There are two famous accounts of how King Arthur won his sword.
This has led to some confusion. Different sources may use one sword or the other or both. In many works, such as the 1981 film Excalibur and the 1998 miniseries Merlin, the two swords are one and the same.
This has caused a reactionary response: these should properly be two different weapons, wielded by Arthur at different times. On a DeviantArt submission in 2006, multiple users bobbed in to remark that Excalibur, the sword from the lake, was not the same as the Sword in the Stone. A 2014 post on StackExchange said much the same thing. The sword in the stone, according to sources like these, is actually called Clarent.
Going back to the earliest sources: Arthur's sword in Welsh was named Caledfwlch. This could have developed into Excalibur. That's another debate. Throughout the history of Arthurian legend, Excalibur (or Caliburn, Caliburnus, Escalibor, Chalabrum, etc.) has always been The Arthurian Sword. King Arthur bears it, or one of his champions like Gawaine wields it for him.
The Sword in the Stone appears in Robert de Boron's Merlin, but doesn't get a name.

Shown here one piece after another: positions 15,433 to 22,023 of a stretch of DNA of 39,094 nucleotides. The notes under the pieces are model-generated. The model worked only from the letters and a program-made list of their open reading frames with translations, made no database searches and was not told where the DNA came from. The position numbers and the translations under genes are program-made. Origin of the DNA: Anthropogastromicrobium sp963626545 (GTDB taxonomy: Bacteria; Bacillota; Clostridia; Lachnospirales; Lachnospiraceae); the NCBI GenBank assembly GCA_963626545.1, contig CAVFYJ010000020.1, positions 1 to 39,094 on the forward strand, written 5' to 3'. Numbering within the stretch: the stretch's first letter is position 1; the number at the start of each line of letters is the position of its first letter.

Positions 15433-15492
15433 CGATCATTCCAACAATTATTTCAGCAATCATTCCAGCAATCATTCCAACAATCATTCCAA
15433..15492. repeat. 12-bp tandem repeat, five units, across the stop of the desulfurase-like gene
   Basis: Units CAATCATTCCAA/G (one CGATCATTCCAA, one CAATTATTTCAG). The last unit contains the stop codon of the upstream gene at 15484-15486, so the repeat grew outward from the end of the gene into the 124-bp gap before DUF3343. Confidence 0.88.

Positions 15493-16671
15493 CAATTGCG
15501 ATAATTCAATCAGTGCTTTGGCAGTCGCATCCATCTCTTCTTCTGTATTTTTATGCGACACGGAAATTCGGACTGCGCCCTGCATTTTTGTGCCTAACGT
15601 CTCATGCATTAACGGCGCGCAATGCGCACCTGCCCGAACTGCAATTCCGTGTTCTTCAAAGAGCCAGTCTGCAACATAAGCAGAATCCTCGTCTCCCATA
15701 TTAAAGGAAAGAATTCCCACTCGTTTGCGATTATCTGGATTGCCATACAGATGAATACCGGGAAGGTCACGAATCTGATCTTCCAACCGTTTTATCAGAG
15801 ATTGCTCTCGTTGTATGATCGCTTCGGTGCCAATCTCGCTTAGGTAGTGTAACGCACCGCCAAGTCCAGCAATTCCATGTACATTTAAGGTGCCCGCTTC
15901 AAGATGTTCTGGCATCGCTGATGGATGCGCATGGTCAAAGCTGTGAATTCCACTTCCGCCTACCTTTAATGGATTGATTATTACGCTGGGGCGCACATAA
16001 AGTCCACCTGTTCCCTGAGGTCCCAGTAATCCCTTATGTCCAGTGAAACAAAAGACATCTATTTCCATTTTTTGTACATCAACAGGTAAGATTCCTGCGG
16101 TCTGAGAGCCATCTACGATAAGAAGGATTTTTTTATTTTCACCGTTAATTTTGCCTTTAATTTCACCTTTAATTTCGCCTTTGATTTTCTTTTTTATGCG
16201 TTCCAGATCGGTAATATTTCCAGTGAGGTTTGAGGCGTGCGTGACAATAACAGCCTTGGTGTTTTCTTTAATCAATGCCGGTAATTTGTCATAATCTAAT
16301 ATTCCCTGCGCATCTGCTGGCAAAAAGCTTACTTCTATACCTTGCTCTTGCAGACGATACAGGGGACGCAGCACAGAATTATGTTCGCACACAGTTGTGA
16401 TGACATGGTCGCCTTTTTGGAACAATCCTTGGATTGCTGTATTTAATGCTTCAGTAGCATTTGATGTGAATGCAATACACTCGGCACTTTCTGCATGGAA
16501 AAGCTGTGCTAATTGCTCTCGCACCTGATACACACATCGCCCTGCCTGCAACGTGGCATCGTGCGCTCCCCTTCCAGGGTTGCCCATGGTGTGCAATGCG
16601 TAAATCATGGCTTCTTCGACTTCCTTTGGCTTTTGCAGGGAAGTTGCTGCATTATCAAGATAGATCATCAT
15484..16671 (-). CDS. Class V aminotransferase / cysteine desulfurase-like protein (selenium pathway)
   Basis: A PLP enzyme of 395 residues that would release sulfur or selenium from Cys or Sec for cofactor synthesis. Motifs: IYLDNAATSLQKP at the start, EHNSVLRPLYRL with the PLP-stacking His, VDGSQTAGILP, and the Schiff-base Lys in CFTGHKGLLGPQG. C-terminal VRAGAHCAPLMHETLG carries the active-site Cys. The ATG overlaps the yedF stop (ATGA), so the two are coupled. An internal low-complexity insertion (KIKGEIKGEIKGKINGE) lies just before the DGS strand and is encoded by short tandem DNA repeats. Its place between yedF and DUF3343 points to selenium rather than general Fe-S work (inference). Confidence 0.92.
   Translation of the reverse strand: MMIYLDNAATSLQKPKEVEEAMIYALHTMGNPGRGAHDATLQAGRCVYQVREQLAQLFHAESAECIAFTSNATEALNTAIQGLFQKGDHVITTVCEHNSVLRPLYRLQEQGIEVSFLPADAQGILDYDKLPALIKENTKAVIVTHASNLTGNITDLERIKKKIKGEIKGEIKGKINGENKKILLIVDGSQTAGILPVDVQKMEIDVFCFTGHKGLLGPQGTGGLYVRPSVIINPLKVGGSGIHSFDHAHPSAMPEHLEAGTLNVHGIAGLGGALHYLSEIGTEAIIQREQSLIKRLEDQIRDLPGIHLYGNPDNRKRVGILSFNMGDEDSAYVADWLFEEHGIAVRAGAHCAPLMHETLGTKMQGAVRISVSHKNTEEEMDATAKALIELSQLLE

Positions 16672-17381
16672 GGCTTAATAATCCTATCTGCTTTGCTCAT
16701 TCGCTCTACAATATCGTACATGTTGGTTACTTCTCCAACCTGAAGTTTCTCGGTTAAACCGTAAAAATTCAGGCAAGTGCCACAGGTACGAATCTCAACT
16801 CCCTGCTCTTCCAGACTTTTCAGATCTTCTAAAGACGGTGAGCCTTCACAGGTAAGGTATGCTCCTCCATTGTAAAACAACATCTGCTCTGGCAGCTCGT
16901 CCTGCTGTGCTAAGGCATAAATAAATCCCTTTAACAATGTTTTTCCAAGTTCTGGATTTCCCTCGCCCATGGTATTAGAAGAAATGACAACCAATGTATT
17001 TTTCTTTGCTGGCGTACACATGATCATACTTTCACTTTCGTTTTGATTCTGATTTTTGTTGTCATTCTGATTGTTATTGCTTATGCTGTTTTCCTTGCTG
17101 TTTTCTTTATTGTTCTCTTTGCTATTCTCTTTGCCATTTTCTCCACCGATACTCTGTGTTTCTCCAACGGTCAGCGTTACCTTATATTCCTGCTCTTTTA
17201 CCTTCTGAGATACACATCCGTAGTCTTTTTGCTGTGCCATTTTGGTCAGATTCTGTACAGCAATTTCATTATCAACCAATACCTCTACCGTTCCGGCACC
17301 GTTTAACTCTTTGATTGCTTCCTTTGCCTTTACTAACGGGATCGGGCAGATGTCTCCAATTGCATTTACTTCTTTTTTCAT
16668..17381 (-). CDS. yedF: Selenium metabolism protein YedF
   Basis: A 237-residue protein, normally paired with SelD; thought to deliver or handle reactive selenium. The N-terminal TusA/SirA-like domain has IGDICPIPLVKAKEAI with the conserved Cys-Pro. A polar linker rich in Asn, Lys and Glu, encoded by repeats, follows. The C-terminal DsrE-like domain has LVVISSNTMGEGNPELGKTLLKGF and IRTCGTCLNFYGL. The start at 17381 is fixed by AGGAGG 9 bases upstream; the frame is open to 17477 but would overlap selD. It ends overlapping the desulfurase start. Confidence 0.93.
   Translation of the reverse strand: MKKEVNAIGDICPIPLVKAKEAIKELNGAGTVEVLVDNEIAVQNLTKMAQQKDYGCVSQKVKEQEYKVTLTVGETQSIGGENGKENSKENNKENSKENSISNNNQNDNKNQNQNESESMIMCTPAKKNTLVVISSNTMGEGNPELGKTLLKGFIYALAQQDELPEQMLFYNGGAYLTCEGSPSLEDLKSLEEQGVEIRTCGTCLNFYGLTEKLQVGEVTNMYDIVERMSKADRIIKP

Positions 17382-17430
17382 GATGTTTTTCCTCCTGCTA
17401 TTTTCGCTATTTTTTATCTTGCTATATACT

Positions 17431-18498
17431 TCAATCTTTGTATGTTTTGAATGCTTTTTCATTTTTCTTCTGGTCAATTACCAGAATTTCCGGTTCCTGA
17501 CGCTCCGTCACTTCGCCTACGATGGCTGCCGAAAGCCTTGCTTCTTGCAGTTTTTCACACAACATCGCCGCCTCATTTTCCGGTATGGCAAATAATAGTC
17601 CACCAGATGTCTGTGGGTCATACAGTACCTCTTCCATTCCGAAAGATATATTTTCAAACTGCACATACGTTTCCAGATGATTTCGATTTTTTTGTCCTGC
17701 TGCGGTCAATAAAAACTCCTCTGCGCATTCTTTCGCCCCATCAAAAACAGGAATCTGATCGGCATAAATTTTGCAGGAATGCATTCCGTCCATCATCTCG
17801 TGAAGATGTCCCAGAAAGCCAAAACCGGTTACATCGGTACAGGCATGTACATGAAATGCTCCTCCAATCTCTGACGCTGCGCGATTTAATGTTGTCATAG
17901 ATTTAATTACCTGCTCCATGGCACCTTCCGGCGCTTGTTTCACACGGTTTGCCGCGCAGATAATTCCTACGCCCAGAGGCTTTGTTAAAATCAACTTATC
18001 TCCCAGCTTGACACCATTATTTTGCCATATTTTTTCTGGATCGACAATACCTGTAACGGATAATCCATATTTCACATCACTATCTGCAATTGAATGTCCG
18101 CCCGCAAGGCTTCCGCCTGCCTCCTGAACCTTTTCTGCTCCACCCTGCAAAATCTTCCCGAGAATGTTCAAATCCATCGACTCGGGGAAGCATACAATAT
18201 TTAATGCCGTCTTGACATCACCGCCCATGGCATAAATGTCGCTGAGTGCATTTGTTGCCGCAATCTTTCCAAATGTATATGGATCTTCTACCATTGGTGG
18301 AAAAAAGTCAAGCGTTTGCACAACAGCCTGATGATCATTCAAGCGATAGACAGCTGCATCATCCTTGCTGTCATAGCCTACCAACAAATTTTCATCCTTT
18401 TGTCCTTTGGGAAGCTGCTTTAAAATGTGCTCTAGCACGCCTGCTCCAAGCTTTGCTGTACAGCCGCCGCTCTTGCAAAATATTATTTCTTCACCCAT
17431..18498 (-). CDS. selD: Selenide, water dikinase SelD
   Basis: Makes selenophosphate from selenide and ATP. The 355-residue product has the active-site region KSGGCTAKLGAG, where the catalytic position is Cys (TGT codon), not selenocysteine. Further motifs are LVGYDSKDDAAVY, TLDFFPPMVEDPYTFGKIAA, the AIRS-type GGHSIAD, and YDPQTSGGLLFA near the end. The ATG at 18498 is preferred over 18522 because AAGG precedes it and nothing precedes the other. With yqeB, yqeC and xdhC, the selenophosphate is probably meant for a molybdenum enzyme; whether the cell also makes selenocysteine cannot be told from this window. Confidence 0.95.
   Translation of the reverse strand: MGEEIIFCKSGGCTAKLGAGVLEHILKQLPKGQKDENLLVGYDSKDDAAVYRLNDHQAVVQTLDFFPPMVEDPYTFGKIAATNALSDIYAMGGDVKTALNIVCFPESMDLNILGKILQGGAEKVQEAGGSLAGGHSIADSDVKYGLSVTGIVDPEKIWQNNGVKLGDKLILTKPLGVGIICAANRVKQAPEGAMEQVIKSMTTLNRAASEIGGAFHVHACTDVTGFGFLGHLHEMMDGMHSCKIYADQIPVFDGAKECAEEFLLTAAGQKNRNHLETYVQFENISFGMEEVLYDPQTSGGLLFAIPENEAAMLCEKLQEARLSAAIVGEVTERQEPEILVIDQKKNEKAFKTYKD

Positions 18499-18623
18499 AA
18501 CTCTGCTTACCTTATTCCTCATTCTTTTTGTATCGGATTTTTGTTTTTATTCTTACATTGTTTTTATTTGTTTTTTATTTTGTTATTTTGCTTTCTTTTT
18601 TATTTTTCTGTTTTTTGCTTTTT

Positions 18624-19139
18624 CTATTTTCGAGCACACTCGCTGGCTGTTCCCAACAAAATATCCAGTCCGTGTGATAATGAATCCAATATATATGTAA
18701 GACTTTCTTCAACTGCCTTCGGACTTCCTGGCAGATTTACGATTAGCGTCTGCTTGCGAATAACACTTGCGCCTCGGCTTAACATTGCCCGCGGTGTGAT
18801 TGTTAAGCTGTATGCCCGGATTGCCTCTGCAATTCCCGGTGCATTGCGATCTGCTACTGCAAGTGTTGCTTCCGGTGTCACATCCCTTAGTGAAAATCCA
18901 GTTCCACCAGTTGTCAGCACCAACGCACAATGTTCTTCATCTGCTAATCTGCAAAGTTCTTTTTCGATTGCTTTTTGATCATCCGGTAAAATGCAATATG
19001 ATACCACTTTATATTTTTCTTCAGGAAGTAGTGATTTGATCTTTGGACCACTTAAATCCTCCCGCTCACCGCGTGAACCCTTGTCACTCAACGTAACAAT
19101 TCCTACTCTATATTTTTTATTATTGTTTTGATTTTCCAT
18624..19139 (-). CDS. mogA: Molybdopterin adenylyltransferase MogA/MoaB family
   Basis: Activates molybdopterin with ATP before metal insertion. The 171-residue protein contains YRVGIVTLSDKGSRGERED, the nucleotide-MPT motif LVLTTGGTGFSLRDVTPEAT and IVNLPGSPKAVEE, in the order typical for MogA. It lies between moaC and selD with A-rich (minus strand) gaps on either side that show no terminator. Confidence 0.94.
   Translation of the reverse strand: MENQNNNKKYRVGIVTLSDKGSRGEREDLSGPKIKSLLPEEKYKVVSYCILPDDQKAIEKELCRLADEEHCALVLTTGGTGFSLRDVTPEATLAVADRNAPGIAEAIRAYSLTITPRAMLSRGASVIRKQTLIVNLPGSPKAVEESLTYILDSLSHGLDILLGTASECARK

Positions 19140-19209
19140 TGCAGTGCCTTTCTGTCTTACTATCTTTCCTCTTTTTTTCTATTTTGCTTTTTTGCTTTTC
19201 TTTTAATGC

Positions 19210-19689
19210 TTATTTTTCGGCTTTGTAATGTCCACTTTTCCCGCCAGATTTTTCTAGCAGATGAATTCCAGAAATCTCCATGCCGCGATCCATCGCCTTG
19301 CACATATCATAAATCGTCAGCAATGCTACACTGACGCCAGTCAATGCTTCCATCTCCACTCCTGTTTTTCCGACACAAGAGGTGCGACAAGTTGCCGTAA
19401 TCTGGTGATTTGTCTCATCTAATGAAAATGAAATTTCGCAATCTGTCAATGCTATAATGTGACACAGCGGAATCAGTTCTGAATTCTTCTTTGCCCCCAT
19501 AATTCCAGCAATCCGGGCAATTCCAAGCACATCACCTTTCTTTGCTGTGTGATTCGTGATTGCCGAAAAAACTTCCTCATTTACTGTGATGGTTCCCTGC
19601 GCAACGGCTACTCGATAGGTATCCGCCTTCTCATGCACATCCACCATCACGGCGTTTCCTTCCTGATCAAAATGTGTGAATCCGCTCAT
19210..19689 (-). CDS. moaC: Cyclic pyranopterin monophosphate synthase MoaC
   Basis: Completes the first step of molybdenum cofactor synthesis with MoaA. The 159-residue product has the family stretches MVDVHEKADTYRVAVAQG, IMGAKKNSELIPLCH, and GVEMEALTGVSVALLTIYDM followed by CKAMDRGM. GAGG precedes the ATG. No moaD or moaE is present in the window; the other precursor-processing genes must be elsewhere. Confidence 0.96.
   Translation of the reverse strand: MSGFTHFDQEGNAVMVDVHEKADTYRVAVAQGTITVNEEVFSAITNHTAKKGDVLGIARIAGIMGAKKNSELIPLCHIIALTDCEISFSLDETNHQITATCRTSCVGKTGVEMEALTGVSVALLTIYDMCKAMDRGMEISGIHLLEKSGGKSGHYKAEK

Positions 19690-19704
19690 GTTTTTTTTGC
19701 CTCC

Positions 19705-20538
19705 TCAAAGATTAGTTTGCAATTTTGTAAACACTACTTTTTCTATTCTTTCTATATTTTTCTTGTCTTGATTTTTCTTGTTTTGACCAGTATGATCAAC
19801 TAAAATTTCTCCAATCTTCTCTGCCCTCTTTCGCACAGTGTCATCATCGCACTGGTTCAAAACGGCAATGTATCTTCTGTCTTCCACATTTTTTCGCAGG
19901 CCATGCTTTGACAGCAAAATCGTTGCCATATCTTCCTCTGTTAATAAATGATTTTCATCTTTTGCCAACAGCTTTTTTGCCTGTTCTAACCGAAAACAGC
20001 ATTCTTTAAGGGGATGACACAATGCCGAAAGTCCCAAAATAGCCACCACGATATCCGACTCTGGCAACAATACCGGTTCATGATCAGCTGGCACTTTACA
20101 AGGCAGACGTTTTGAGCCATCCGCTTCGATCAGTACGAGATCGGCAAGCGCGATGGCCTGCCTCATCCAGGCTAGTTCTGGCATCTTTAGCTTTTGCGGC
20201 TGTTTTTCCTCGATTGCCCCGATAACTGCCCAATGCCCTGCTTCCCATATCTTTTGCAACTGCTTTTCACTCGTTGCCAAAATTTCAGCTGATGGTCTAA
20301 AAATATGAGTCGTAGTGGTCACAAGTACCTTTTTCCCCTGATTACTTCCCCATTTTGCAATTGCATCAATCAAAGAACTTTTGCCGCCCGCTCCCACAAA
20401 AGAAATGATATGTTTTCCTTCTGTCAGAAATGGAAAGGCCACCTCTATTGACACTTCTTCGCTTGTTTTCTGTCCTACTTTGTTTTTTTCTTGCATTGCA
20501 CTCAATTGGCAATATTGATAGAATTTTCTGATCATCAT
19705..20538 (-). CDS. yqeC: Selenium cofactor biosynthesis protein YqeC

In the Vulgate Merlin Continuation, Escalibor is the sword pulled from the stone, which Arthur eventually passes down to Gawain.
In the post-Vulgate Suite du Merlin, they are separate swords. The sword from the stone is broken, and Arthur receives Escalibor from the lake as a replacement. The Suite also introduces Excalibur's magical scabbard.
In Thomas Malory's Morte d' Arthur, drawing from many Arthurian sources, Arthur draws the sword from the stone. It is not named until Chapter IX, where it's called "Excalibur," shining with "light like thirty torches." This sword eventually breaks, and the Lady of the Lake gives Arthur . . . another sword named Excalibur. Malory's pretty inconsistent throughout this work. It may be that he included Excalibur's name early on by mistake. All the same, here it seems that Arthur had two separate swords and both were named Excalibur.
Now for Clarent.
Clarent appears in one source: the Alliterative Morte Arthur. It is Arthur's beloved, sacred sword used only in ceremonies and knightings. Arthur views it with reverence and uses his other sword, Caliburn, for battle. Mordred gains Clarent through his treachery and, eventually, slays Arthur with it.
There are a few possible sources for the name. In the Estoire de Merlin, Arthur uses the battlecry "Clarent." There was also a city of Clarent in Sorgalles that was part of Arthur's dominion. An interesting similarity exists in the romance The history of the valiant knight Arthur of Little Britain, where a knight named Arthur wins a sword called Clarence.
But nowhere else does Clarent appear, and it is never identified as the sword in the stone. It has generally survived as a footnote. In 1895, Selections from Tennyson described it rather dismissively as Arthur's "second-best sword"!